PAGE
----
Sunday, September 20, 2009

Stuffed Peppers à la Left-Overs

Peppers can be stuffed with pretty much anything, but traditionally, it's usually rice and ground beef. Kind of boring. This version contains corn rather than rice (which I mark as a great improvement), and is topped with smoked pork, to make two distinct layers inside the pepper. The amount of meat/ savory topping here is quite minimal so I recommend using whatever you have lurking in the fridge rather than buying something-- leftover grilled chicken! Some fried tofu! A few strips of bacon! A quantity of mushrooms too small to use for anything else! Some deliciously-spiced beans! (and so on and so forth) Aim for something strong-flavored and crispy for textural and flavor balance with the rest of the pepper-- I do recommend frying whatever it is you're going to use.

Stuffed Peppers -- Makes 6 peppers, serves ~2 dinners and 2 lunches.

6 peppers of suitable size (Bell, or Ancho for more kick)
2 cups corn, cut off cob (Or 2 cups of rice, I suppose)
4 ribs celery
1 small onion or a couple of shallots
Salt, pepper, dash of oregano
~6 ounces savory protein goodness (I used some smoked pork, see note at beginning)
~1 cup cheese, grated (cheap cheddar used here)

Preheat oven to 350 F.
Fry up your meat/ soy / tasty savory thing. Set aside to cool briefly.
Cut off top of peppers and remove seeds. Put into lightly greased baking pan.
Chop celery and onion into small pieces. Mix with corn, and add salt, spices and herbs to taste. I used pepper and oregano.
Fill peppers with this mixture, leaving about an inch on top.
Chop up your protein into bite-sized pieces (if it's not already) and top peppers with it.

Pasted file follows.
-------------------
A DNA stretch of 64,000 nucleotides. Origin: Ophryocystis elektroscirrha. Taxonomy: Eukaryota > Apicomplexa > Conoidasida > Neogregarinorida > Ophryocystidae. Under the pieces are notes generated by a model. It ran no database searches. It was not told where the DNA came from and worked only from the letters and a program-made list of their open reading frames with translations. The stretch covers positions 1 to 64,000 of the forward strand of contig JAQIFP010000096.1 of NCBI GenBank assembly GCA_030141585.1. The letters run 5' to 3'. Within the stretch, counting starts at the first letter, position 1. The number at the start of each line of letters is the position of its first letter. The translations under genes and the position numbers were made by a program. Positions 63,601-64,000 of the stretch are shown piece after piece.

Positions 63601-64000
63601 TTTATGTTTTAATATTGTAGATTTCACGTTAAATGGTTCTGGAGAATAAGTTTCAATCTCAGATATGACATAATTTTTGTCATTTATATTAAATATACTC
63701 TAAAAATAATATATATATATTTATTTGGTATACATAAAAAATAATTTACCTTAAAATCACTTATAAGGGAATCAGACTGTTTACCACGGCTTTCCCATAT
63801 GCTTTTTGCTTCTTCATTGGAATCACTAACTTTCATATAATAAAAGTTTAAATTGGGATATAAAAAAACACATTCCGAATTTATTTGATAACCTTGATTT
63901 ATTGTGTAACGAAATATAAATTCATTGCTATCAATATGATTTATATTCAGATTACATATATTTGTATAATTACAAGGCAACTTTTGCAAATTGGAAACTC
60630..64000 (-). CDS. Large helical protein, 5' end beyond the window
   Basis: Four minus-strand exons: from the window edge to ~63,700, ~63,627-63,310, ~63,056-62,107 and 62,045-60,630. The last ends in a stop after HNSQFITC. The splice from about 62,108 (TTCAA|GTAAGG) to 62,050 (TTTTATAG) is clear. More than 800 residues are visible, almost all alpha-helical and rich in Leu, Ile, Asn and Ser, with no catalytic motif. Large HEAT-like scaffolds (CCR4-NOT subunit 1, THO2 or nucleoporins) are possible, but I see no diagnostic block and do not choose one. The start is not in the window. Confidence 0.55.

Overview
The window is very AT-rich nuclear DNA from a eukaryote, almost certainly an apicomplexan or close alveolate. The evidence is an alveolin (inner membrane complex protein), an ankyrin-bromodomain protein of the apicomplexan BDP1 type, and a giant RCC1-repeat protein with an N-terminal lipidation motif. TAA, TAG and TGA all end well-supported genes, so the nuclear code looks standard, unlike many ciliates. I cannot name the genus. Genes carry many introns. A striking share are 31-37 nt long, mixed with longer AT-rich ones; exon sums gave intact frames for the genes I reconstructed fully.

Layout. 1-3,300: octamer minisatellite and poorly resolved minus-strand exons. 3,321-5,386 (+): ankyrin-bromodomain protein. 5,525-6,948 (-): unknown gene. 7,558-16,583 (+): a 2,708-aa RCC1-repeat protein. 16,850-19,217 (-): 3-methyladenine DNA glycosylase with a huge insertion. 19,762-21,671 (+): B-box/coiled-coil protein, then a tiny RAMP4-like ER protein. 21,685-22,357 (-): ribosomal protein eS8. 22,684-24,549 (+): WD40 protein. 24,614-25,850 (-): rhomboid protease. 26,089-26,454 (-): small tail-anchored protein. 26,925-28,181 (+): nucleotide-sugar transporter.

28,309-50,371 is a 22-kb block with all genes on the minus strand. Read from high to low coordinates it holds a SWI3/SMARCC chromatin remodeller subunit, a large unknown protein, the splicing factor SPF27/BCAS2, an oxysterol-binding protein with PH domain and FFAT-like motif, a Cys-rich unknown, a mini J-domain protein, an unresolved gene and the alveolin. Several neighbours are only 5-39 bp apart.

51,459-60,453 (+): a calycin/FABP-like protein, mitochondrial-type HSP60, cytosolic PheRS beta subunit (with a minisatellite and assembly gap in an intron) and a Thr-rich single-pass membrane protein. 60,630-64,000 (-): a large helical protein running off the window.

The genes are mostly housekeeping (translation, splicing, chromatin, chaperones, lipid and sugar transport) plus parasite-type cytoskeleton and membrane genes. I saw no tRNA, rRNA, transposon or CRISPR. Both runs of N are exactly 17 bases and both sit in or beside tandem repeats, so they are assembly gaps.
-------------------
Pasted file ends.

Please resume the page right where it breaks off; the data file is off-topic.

Top with cheese if you so desire.
Bake until the peppers are soft and the cheese is starting to brown, ~30 minutes? (I have a hard time keeping tabs on these things, but it's done when it's done, and it does take a while)
Serve with rice. Or corn I guess if you stuffed your peppers with rice.

Photo by Bodger.

Tuesday, September 15, 2009

Corn fritters V1.0

Like Bodger, I too have had corn on the brain, as it's the major landscape feature around here.  Indeed, the commercial variety "Super Sweet" was developed at our major Midwestern research university.  (There's even a plot of this corn planted just off the quad.)   This recipe is a simple pancake batter that's made up to be just a shade lighter, with copious sweet corn added to it, and spiced to taste.   I think it's tasty but not perfect yet-- version 2.0 will appear next season.  Don't attempt this out of season, sweet corn out of season is just a sad state of affairs.  Instead, consider this a work in progress, and something to try next year.   (Picture by Bodger)

Corn Fritters 1.0

Ingredients:  (Serves 2-3)

1 1/2 c flour
1 1/2 t baking powder
1/2 t salt
Dash of cayenne
Dash of black pepper

1 1/2 c water
2 eggs
2 ears of sweet corn, cut off cob
1.5 T butter, melted*

Butter for pan*

Mix dry ingredients well.  Mix wet ingredients well.  Mix together, but gently-- Alton Brown says quick bread batters should be stirred no more than 10 stirs, and he's pretty much the best.

Let your batter rest a couple of minutes while you heat a heavy pan-- a griddle or cast-iron skillet would be best here, heated over medium-high heat.  Add a bit more water to your batter if it is too thick.

Cook like pancakes-- butter the pan between batches, and flip when the top has just set and the bubbles cease to fill in.  The fritters will be fairly thick and hearty due to the corn, but don't worry, they WILL cook all the way through.

Alternatively, I bet these would be awesome deep-fried.  If you try it, let me know how it turns out?

*Substitute out if it's your need, but it will be better with the butter left in.

Sunday, September 13, 2009

Curried Wheatberries

Now that summer is just about over, a nice light summer dish...

1 cup wheatberries
1 red bell pepper
1 green apple
Raisins and slivered almonds (to taste)
Curry powder (between 1 and 2 tablespoons)
3 tbsp Olive oil
3 tbsp Honey
3 tsp Apple cider vinegar

To make:
Soak wheatberries overnight.
Boil wheatberries, cover and cook until tender.
Boil raisins and lightly toast almonds (for extra flavor, otherwise this step can be skipped).
Cut apple and red pepper into cubes.
Mix oil, honey, vinegar, and curry powder to taste.
When wheatberries are done cooking, toss everything together.

Tastes great right away. And even better as cold leftovers the next day.

Corn Curry

serves 4-ish